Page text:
Reporters on the Job

Interpret This: Correspondent Charles Levinson says that his civilian ears took a few days to grow accustomed to the salty language and the good-natured verbal harassment among US troops in Iraq. "They mercilessly insult each other and try to one-up one another with witty comebacks. The Iraqi interpreters, known as "terps," get the same treatment. I suppose it's an indication that they are one of the boys," says Charles.

But Charles asked an Iraqi interpreter working with the US military about it, since such repartee isn't common in Arab culture. "He told me that he used to get angry. Now he dishes it back."

The interpreter also has learned another kind of Army-speak. "When your English lessons are shaped by three years of working for the US Army, you develop quite a vocabulary of curse words and military acronyms. There were times when I didn't know what he was saying. For example, 'Ibrahim was KIAed by SAF on a CMOC patrol.' Translation: Ibrahim was Killed in Action by Small Arms Fire on a Civilian Military Operations Center patrol."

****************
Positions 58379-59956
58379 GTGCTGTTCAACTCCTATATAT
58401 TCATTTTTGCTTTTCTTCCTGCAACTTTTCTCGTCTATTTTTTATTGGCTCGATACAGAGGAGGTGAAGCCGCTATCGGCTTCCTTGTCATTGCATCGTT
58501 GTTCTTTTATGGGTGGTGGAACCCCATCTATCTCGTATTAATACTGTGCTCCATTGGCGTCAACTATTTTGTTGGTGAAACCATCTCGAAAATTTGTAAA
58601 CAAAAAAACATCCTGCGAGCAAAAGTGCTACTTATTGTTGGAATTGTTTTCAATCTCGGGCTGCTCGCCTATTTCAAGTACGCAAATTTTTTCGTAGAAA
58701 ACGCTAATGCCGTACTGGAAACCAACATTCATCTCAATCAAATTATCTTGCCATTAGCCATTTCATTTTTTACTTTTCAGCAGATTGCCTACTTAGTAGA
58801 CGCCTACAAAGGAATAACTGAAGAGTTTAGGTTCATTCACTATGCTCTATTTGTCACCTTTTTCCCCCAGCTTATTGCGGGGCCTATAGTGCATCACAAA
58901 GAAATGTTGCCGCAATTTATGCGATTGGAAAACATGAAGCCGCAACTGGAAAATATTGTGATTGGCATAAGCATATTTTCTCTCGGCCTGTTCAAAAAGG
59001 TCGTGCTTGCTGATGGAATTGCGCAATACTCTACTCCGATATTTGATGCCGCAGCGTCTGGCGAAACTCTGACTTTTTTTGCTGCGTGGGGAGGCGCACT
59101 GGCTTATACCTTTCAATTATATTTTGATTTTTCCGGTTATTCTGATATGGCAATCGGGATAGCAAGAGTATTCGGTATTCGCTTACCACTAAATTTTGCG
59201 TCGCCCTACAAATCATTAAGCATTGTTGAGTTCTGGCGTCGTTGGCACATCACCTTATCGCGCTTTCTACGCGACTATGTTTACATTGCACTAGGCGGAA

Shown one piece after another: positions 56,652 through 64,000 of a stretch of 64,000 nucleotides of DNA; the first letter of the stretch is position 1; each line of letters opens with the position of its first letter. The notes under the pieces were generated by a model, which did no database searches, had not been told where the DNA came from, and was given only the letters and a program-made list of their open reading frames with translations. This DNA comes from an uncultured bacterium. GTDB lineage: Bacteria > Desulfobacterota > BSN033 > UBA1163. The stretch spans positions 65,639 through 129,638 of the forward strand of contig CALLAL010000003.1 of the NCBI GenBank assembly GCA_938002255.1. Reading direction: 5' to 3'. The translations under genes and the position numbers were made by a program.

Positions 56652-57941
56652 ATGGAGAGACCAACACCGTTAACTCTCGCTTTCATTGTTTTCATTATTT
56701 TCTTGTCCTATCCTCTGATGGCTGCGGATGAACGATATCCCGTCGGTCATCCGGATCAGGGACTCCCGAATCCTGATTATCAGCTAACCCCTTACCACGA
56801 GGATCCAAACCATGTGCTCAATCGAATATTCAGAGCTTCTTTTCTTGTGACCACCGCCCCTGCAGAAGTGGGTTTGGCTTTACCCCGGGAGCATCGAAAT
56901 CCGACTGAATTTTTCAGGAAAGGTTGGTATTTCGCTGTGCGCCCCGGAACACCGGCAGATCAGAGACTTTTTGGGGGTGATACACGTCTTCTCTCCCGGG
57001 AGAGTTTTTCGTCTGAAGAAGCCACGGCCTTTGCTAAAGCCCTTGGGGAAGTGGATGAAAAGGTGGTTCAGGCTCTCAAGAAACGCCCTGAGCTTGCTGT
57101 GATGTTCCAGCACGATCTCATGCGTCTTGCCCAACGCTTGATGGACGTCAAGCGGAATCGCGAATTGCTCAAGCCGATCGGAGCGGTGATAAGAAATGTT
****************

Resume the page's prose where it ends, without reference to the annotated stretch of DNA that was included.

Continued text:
Unwed Couples With Kids: Staff writer Peter Ford is married with children but has several French friends who fall into the large group of unmarried couples. None of them have separated. But Peter notes that the British economic professor that discovered a high incidence of single mothers in England is the first to have researched this correlation. "When I spoke to his French counterpart, she hadn't seen his research, and only when I pressed her to look at it did she seem interested. The alarm is just being raised in Britain, but the research hasn't been done elsewhere in Europe. The debate on this issue is just starting," he says.

David Clark Scott
World editor

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